Special librarians are organizational assets and provide unique competitive advantage; this includes diversity, inclusion, sustainability
Networking at conferences is intimidating, but tips from special librarian and consultant Stephen Abram, help you enjoy and learn from the experience.
Networking at conferences is intimidating, but tips from special librarian and consultant Stephen Abram help you enjoy and learn from the experience.
Stephen Abram ponders knowledge management and special librarians, with strategies that facilitate growth of ideas and better decision quality.
Consultant Stephen Abram outlines strategies for idea generation and decision quality, related to knowledge management and special librarians.
Stephen Abram offers expertise on special libraries and special librarians, including their various roles and significant organizational impact.
Skills for special librarians include learning from evaluative and non-evaluative personality type tests such as Myers-Briggs and The Predictive Index.
Special librarians should embed learning at the core of their practice, and develop a lifelong personal learning agenda.
The study and development of personas helps special librarians develop better products and services, and select the best integrated library systems.
Special library reference interviews cover digital resources, packaging and adding value to responses, and considering cost-value benefit(s).
Robots in libraries can provide a better research experience. Librarians should consider uses of artificial intelligence and robotics in special libraries.
Machine-based active listening in libraries can provide a better research experience. Artificial intelligence in special libraries.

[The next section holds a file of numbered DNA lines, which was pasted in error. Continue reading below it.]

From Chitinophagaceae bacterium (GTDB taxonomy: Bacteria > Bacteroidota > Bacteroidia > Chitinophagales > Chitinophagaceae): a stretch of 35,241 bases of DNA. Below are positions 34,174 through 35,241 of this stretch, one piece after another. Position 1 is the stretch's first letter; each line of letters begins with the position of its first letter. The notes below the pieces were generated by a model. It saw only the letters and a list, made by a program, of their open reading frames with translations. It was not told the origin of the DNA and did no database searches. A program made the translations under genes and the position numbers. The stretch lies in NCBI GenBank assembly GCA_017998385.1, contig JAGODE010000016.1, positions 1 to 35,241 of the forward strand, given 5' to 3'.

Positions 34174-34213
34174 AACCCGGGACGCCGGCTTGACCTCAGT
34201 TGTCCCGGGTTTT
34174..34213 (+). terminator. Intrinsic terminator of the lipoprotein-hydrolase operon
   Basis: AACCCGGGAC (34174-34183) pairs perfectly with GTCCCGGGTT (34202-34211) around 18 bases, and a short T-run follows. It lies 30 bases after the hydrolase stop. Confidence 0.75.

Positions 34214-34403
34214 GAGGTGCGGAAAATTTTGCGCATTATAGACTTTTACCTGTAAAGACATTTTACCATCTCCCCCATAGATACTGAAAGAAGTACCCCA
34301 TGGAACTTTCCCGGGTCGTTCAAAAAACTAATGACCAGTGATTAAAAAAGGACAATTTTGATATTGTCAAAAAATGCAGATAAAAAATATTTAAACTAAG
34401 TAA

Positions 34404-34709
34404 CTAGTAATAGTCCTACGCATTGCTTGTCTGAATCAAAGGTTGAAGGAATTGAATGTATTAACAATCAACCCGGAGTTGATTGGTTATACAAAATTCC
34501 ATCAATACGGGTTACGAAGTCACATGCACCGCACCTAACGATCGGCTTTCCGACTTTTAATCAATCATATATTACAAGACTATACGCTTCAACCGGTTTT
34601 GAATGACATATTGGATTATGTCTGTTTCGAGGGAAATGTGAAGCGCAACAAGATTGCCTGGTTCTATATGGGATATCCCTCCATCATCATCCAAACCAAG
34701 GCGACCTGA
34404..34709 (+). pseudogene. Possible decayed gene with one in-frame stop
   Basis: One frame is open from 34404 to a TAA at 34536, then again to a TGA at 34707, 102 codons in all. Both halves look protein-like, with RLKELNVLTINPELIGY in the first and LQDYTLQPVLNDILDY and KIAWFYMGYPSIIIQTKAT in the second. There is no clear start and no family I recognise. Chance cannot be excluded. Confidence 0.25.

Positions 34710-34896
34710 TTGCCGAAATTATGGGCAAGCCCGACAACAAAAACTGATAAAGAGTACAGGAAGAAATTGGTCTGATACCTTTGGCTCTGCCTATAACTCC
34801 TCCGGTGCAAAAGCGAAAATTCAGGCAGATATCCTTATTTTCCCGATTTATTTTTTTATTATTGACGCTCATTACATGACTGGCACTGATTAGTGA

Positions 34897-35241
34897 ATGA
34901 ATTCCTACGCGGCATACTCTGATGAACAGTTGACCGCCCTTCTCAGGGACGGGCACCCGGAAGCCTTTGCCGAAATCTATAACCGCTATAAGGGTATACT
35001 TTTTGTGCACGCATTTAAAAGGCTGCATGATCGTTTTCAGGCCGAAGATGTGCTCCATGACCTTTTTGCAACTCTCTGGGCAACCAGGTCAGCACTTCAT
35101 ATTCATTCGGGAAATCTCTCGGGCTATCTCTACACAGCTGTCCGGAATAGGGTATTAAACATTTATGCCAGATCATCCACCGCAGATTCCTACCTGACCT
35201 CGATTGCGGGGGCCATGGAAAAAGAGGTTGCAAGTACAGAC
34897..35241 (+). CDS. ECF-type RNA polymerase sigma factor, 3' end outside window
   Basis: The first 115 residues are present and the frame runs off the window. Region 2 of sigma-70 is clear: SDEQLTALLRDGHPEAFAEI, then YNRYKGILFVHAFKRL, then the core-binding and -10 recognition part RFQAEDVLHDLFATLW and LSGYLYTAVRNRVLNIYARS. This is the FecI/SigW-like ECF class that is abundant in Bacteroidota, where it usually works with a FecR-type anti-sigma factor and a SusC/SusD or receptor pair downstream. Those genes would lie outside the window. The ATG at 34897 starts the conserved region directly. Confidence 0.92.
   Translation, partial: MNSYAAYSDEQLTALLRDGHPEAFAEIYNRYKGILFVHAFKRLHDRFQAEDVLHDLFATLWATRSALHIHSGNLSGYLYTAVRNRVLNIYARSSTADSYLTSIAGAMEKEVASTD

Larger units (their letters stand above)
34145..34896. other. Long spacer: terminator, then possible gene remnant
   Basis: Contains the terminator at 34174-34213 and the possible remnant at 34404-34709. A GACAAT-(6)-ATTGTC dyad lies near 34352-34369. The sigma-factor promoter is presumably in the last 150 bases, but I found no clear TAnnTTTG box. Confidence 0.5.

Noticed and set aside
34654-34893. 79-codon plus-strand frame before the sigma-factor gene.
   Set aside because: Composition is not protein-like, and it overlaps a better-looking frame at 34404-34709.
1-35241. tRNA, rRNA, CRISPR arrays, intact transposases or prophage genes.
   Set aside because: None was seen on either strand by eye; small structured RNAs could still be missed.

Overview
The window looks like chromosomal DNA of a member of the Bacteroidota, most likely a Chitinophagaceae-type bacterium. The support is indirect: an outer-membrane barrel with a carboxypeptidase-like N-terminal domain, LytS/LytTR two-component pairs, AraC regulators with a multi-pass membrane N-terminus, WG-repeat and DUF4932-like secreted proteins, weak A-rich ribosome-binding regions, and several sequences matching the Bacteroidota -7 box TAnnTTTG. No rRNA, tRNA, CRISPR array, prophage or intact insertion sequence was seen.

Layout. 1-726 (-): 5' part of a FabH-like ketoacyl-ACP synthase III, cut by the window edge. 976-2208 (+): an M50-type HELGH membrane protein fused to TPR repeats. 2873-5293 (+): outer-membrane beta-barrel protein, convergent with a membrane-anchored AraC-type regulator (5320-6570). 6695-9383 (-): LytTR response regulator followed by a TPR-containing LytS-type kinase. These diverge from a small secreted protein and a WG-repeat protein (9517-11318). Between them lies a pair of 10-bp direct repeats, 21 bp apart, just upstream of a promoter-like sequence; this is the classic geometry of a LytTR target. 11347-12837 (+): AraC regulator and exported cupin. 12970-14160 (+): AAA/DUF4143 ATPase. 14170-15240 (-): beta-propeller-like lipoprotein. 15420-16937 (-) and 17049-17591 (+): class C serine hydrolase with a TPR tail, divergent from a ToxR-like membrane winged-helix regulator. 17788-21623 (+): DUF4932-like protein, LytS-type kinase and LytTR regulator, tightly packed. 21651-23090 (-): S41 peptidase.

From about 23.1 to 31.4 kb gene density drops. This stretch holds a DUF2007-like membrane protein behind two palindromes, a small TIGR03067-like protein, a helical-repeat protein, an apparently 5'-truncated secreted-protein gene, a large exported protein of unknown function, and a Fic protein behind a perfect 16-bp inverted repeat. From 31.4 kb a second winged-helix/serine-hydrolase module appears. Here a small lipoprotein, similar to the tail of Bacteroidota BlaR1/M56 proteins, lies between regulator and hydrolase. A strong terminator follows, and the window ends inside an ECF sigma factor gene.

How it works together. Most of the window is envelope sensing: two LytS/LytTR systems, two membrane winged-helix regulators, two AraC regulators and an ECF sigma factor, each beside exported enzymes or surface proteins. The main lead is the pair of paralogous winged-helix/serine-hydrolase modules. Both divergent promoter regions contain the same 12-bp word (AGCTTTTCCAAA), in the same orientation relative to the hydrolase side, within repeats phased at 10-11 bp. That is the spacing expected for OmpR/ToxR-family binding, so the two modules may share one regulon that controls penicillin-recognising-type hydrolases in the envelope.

Special librarians should consider the Internet of Things and Libraries: IoT will allow special library users to explore and consume content in different ways.
Special librarians can leverage social media trends to brand and market library products and services.
Machine-based learning in special libraries, e.g., harvest information from our databases and intranets and learn or predict our users’ behaviours.
Augmented Reality in Libraries: AR technology is relevant for special libraries and can be used absolutely free to enrich the end user’s experience.
Special librarians too often hide much of the true professional added value of their work. To mitigate that, I think the following activities will help librarians demonstrate value and impact.
Special librarians need client engagement strategies + skills to actively nurture relationships with end users.
Tech trends like artificial intelligence (AI) impact libraries, archives, museums and galleries, creating information experiences based on behavior.
Special librarians can leverage emerging technologies that go beyond automating transactions and adapt to human behaviours and “remembering”.
Special librarians must go beyond connecting users to information and influence knowledge creation and decision making by improving question quality.
Special librarians play a key role in knowledge ecosystems. Data professionals, information professionals, and knowledge workers are different.
Special librarians have many options for building influence in their organizations; Cialdini’s 6 principles of influence are a valuable reference.
Community Asset Mapping is a great tool for special librarians to use when examining potential partnerships, markets, audiences, and more.
Special librarians can use mind mapping or a four-box approach to begin and guide research, discovery, project and report creation and development.